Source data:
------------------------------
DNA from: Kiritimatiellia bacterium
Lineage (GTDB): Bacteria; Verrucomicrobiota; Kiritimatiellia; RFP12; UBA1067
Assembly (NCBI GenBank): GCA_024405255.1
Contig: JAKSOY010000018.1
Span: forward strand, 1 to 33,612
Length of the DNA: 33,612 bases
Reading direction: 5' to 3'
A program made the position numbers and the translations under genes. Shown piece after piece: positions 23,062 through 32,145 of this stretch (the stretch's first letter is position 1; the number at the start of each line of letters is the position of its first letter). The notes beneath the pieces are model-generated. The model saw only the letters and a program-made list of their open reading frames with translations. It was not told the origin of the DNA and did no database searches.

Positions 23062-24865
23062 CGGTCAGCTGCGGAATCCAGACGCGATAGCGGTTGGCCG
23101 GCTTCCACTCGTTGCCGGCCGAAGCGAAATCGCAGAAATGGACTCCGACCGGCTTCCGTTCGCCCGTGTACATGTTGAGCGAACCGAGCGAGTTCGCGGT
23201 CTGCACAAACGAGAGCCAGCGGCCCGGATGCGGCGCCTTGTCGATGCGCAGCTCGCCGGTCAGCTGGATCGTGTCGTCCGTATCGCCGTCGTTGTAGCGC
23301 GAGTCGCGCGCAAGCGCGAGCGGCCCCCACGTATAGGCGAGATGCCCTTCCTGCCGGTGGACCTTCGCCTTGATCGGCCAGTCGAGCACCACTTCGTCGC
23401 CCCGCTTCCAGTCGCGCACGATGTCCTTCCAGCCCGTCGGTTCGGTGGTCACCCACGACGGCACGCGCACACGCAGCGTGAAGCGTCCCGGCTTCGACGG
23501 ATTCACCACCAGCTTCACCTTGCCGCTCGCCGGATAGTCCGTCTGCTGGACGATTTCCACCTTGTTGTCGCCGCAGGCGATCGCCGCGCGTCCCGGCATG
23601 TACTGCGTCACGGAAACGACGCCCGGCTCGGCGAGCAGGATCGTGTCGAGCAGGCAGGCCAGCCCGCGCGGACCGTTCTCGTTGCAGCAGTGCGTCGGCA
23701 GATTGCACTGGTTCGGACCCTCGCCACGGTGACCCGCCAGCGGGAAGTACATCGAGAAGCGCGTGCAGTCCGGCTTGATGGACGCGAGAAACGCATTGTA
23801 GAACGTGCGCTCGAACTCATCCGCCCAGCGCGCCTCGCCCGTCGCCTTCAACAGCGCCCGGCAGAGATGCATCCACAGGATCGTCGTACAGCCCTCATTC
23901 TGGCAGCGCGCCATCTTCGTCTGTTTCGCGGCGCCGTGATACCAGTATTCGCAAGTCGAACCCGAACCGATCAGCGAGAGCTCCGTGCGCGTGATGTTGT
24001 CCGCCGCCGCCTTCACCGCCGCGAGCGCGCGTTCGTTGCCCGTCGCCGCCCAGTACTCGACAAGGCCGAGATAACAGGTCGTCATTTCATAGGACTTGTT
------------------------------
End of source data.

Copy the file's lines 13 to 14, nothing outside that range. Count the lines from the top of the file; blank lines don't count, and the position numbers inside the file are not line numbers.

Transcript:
23301 GAGTCGCGCGCAAGCGCGAGCGGCCCCCACGTATAGGCGAGATGCCCTTCCTGCCGGTGGACCTTCGCCTTGATCGGCCAGTCGAGCACCACTTCGTCGC
23401 CCCGCTTCCAGTCGCGCACGATGTCCTTCCAGCCCGTCGGTTCGGTGGTCACCCACGACGGCACGCGCACACGCAGCGTGAAGCGTCCCGGCTTCGACGG